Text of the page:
Is Romney’s Welfare Ad Deceptive?
Romney's new ad on a ruling issued by HHS on welfare-to-work requirements doesn't pass the smell test.
Mitt Romney is taking political fire for an ad attacking the President for a decision announced several weeks ago by the Department of Health and Human Services regarding work requirements for welfare recipients under the welfare reform act passed back in 1996. Many on the right, starting with Rush Limbaugh apparently, have been spreading the claim that the Administration has essentially voided the work requirements for welfare completely. When I first looked into the details of the decision, that claim didn’t seem credible, but I didn’t write about the matter mostly because it wasn’t getting much coverage to begin with outside the usual conservative circles. That all changed yesterday, though, when the Romney campaign unveiled a new ad campaign hitting the Obama Administration on the issue:
Seven years ago, Mitt Romney joined other governors to urge the federal government to grant “increased waiver authority” to states to experiment with implementation of the federal welfare-to-work program.
But as he runs for president, Mr. Romney and his Republican allies are now accusing President Obama of “gutting” the welfare program by saying it will consider waivers to states.
On Tuesday, Mr. Romney elevated that argument to a new level, releasing a new attack ad accusing Mr. Obama of quietly announcing “a plan to gut welfare reform by dropping work requirements.”
“Under Obama’s plan, you wouldn’t have to work and wouldn’t have to train for a job. They just send you your welfare check,” the ad says.
Mr. Romney’s campaign bases that accusation on concerns expressed by conservatives who say they fear new waivers for states could be used to undermine the federal rules that were overhauled in 1996 to require welfare recipients to work or receive training.
An assessment of Mr. Obama’s waiver change by the Heritage Foundationdescribes it as a “trick to get around work requirements.”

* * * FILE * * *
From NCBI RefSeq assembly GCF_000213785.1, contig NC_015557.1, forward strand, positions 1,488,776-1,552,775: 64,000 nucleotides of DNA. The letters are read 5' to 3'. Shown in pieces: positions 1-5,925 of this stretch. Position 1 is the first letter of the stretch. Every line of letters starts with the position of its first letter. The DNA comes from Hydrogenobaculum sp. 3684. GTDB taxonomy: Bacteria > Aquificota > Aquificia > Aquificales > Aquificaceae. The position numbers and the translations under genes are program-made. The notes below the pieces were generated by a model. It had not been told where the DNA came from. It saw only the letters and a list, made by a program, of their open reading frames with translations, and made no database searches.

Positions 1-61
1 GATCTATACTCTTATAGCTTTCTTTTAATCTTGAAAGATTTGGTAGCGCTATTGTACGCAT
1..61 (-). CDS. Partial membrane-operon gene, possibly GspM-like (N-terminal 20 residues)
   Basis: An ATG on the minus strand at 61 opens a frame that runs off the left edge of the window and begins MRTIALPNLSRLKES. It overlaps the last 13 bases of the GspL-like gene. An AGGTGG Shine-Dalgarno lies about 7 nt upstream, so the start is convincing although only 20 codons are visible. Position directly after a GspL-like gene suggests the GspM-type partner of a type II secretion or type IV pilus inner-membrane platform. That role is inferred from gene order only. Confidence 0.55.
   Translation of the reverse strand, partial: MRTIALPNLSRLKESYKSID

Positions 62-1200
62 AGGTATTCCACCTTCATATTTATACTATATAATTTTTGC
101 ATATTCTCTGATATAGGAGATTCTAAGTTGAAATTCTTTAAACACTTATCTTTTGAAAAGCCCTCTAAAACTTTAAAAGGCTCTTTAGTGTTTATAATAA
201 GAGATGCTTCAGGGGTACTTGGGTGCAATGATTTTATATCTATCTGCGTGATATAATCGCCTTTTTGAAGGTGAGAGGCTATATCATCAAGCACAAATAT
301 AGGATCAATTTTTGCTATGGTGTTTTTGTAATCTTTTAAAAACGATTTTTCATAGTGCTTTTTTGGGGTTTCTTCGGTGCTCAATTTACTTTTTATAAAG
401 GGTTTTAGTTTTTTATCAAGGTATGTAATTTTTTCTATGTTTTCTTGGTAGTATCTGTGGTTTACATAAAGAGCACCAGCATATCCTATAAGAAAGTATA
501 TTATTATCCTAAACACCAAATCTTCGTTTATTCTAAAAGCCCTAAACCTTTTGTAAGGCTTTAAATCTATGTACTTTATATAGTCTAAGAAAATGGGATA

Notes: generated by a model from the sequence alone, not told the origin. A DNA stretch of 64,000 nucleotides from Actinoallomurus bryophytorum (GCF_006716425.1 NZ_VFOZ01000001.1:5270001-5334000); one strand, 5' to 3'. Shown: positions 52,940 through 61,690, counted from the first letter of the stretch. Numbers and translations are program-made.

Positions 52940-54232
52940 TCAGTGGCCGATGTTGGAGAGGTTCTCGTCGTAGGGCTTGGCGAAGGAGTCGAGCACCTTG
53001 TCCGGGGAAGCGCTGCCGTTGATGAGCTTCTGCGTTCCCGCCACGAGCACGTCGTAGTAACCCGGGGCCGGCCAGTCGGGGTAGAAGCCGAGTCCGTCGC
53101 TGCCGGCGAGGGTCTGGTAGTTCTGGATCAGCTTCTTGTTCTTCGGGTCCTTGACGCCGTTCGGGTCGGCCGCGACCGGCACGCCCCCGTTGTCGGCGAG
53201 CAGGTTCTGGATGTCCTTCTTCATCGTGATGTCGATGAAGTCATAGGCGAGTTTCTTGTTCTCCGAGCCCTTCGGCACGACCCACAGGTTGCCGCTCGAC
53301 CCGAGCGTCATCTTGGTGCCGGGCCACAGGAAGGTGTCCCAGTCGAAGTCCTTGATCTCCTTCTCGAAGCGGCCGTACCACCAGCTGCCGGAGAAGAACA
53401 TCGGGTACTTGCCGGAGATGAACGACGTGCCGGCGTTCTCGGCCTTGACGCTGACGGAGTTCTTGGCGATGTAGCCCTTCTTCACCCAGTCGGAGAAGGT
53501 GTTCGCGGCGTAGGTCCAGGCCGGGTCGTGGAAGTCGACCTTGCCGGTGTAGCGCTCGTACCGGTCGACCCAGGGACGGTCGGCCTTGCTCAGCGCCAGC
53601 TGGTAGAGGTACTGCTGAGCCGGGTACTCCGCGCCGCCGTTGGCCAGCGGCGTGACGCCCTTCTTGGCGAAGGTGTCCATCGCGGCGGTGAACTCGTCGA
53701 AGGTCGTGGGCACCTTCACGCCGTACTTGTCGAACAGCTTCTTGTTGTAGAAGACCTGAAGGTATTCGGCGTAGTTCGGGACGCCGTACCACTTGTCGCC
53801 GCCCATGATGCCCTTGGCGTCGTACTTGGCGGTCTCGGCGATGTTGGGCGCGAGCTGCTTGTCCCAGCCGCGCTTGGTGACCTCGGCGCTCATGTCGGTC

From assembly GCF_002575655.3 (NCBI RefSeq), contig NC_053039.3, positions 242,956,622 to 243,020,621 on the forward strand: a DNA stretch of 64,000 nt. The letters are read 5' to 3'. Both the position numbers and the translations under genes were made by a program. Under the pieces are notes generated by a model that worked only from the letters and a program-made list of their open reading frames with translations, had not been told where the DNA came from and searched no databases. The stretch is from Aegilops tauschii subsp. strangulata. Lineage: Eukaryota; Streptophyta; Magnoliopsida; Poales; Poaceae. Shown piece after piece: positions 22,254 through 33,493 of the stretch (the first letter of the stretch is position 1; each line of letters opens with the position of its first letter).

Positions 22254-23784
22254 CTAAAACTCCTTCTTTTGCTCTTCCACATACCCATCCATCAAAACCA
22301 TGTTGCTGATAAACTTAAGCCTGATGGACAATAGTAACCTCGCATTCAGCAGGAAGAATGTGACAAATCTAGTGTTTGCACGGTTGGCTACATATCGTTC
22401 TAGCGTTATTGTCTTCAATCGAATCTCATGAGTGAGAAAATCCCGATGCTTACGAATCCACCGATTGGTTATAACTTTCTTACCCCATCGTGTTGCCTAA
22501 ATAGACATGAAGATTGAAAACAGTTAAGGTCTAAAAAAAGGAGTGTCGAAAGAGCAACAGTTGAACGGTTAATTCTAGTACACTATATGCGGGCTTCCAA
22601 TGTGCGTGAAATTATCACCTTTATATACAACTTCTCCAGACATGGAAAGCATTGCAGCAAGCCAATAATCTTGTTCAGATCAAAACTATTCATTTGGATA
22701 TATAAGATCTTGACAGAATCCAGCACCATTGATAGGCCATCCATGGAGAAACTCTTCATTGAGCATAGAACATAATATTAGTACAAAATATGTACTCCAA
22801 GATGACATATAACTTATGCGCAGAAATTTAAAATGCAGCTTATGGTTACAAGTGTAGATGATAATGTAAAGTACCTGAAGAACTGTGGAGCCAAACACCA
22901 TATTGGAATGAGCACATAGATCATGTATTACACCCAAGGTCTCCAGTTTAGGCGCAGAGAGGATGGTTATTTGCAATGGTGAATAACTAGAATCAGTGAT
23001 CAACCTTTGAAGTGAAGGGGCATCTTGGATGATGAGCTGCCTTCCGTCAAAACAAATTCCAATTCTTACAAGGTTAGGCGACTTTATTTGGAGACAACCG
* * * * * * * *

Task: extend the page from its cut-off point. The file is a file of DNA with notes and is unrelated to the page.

“The new welfare dictate issued by the Obama administration clearly guts the law,” the Heritage Foundation concluded. “The administration tramples on the actual legislation passed by Congress and seeks to impose its own policy choices — a pattern that has become all too common in this administration.”
In a memorandum released Tuesday, Lanhee Chen, Mr. Romney’s policy director, writes that Mr. Obama’s willingness to grant waivers to states reflects a desire to do away with work requirements that were central to the reforms of the mid-1990s.
“This policy change undermines the very premise of welfare reform,” Mr. Chen writes. “It is an insult to Americans on welfare who are looking for an opportunity to build better lives for themselves. And it is a kick in the gut to the millions of hard-working middle-class taxpayers struggling in today’s economy.”
Here’s the ad itself:
The Obama campaign struck back soon after the ad went public by accusing the Romney campaign of misrepresenting the facts and trying to change the subject, and Bill Clinton issued a statement saying pretty much the same thing:
Former President Clinton issued a statement late Tuesday night denouncing a new ad from the Romney campaign that accuses President Obama of “gutting” the bipartisan welfare reforms enacted during his administration.
“We need a bipartisan consensus to continue to help people move from welfare to work even during these hard times, not more misleading campaign ads,” Clinton said in the statement.
“The recently announced waiver policy was originally requested by the Republican governors of Utah and Nevada to achieve more flexibility in designing programs more likely to work in this challenging environment,” Clinton said. “The Administration has taken important steps to ensure that the work requirement is retained and that waivers will be granted only if a state can demonstrate that more people will be moved into work under its new approach.”
Clinton went on to blast the ad as “especially disappointing” because Romney requested welfare waivers as a governor of Massachusetts in 1995.